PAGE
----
That’s So Rad: The Power of Technology

By Radhika Viswanathan

Earlier this year, the world of pancreatic cancer research saw an impressive advancement. A simple test strip made with paper, carbon nanotubes, and antibodies could help detect the cancer in a stage of its development in which survival is almost guaranteed. In addition, the strip costs about three cents to produce. However, the most impressive part of the invention is not the efficiency of the test strip, but the inventor of this incredible technology: 15-year-old Jack Andraka, who was a high school freshman when he created this strip. Andraka’s family friend died of pancreatic cancer in 2011 so Jack—already a self-proclaimed science geek—was interested in researching the disease. He found that pancreatic cancer detection was extremely inefficient, with a five-year survival rate of only 24.1%. The detection technique was 60 years old and $800 per test, yet it failed to detect cancer in about 30% of its users.
Andraka decided to do something about this problem. He looked to every teenager’s favorite website: Wikipedia. After months of research, he had an idea: a paper detector made of carbon nanotubes and antibodies.
Carbon nanotubes are one-atom-thick tubes that have special electric properties. Antibodies are molecules made by our bodies that only bind to specific molecules. Andraka found a protein called mesothelin that is highly present in the early stages of pancreatic cancer.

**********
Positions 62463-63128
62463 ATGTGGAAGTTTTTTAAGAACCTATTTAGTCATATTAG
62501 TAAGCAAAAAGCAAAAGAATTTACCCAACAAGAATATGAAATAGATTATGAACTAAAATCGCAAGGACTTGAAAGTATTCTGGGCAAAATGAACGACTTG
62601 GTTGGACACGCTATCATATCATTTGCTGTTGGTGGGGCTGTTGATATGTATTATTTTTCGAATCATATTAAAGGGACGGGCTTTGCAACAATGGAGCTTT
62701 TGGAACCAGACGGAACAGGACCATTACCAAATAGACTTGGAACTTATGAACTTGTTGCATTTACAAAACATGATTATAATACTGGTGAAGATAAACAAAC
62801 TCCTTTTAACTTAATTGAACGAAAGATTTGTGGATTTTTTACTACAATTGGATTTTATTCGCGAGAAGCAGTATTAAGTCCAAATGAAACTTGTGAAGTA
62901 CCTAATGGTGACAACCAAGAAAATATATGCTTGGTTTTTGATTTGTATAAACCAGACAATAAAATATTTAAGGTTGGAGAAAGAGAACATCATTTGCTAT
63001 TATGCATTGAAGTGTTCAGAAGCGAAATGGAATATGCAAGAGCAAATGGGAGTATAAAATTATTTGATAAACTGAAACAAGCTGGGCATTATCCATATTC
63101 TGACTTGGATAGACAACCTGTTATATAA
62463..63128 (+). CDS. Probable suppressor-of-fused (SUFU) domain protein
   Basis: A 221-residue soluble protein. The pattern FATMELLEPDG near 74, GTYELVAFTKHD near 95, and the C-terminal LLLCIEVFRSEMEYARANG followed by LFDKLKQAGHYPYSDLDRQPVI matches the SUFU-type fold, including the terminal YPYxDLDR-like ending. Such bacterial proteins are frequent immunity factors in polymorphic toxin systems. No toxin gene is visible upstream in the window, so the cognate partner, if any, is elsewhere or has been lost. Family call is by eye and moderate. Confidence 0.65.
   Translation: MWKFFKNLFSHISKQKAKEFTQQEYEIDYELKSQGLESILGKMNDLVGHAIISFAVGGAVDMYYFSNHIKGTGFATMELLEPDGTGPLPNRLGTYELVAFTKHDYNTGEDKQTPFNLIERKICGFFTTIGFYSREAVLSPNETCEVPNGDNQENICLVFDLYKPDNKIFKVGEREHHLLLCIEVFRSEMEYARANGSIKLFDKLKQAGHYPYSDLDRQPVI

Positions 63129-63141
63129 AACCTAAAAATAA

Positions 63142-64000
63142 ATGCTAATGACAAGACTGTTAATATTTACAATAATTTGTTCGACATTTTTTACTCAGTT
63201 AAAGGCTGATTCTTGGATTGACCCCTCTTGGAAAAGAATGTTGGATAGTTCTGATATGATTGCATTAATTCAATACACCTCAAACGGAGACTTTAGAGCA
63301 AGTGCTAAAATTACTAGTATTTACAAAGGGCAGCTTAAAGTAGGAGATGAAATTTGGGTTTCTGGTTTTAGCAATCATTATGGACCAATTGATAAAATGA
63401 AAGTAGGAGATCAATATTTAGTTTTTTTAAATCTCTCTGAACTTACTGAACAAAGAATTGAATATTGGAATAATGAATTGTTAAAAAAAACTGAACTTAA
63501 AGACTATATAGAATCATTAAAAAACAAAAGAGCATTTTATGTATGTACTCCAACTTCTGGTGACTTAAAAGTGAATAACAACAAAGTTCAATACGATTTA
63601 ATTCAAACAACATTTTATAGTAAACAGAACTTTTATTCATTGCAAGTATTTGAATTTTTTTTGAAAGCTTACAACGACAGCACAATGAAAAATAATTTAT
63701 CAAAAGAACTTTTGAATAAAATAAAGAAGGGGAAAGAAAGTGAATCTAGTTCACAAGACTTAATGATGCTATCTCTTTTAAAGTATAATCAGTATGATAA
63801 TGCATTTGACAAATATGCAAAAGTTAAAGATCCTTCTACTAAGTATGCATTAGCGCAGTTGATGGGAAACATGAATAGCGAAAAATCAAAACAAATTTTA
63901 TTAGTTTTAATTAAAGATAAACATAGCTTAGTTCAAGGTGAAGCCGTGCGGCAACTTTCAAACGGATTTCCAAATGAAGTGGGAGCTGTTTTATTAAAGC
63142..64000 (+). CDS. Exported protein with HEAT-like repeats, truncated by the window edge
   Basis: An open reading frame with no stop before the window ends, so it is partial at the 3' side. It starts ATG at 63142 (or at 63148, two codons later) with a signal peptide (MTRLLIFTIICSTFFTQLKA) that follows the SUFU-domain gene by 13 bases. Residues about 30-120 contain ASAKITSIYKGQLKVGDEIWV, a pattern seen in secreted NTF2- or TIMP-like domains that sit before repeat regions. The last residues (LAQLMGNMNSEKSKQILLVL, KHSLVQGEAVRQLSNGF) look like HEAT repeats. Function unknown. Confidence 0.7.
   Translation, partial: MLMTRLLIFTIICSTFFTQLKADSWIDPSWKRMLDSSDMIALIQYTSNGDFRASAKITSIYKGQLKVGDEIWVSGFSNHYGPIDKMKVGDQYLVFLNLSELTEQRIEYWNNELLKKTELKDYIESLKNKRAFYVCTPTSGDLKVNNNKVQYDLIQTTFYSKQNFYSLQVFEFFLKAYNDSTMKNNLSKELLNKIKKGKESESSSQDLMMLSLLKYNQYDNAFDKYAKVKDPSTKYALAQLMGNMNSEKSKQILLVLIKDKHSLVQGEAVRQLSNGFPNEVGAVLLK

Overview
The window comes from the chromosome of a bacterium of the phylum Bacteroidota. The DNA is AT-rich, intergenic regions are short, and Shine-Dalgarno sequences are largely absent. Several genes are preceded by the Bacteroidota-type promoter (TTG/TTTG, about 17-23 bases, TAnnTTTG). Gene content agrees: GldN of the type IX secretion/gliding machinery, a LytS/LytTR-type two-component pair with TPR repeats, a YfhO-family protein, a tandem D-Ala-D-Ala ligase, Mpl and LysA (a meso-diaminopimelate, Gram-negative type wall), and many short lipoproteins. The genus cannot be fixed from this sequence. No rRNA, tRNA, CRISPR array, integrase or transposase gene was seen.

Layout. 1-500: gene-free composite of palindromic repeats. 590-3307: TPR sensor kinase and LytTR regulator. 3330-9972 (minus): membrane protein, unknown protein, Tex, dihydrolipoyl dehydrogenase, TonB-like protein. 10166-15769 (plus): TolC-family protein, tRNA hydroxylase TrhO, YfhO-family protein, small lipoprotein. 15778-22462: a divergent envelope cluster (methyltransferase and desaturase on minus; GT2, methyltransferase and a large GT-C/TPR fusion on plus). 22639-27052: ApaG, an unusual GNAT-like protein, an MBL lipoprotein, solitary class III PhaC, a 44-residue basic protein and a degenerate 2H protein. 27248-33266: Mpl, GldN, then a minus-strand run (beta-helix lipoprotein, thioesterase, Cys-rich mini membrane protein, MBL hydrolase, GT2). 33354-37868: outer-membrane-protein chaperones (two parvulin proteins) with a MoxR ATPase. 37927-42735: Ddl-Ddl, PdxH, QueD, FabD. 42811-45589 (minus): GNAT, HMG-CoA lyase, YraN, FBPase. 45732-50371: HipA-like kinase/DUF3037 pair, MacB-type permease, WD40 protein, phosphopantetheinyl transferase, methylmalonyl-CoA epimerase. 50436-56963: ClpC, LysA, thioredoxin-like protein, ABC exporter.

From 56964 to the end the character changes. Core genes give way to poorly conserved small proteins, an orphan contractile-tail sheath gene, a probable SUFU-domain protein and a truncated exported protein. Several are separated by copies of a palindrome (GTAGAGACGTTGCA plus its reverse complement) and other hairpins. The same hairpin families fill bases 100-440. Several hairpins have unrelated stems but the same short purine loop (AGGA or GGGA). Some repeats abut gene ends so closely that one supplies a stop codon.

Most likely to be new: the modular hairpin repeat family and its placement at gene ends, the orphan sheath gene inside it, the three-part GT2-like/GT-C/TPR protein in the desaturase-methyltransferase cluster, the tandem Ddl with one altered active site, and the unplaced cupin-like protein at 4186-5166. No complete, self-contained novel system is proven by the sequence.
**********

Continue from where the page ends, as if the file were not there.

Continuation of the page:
He attached antibodies that would only bind the mesothelin to the carbon nanotubes. The product was made on paper, which would support the fragile nanotubes. Now, if the nanotubes were exposed to blood with high mesothelin levels—an indicator of pancreatic cancer—the nanotubes would change their electrical potential, sending a current across the piece of paper. Simply measuring the current would tell people if they were likely to have pancreatic cancer.
He emailed his procedure to 200 cancer researchers in his area, received 199 rejections, and finally obtained one lab space (sound familiar, research students?). Through his work in the lab, he edited his procedure, building the bridge from theory to reality. His final product was a simple piece of paper costing three cents and taking five minutes to test a sample of blood.
For his work, Andraka won first place at the Intel International Science and Engineering Fair (ISEF) in 2013. He also won other prizes at ISEF, earning over $100,000.
In a TED talk earlier this year, Andraka said the most inspirational part of his project was that “through the Internet, anything can be possible…and you don’t have to be a professor with multiple degrees to have your ideas valued. There’s so much more to the Internet than posting duck-faced pictures. You could be changing the world.” So if a 15-year-old—who didn’t even know what a pancreas was—could find a new way to detect pancreatic cancer, just imagine what you could do.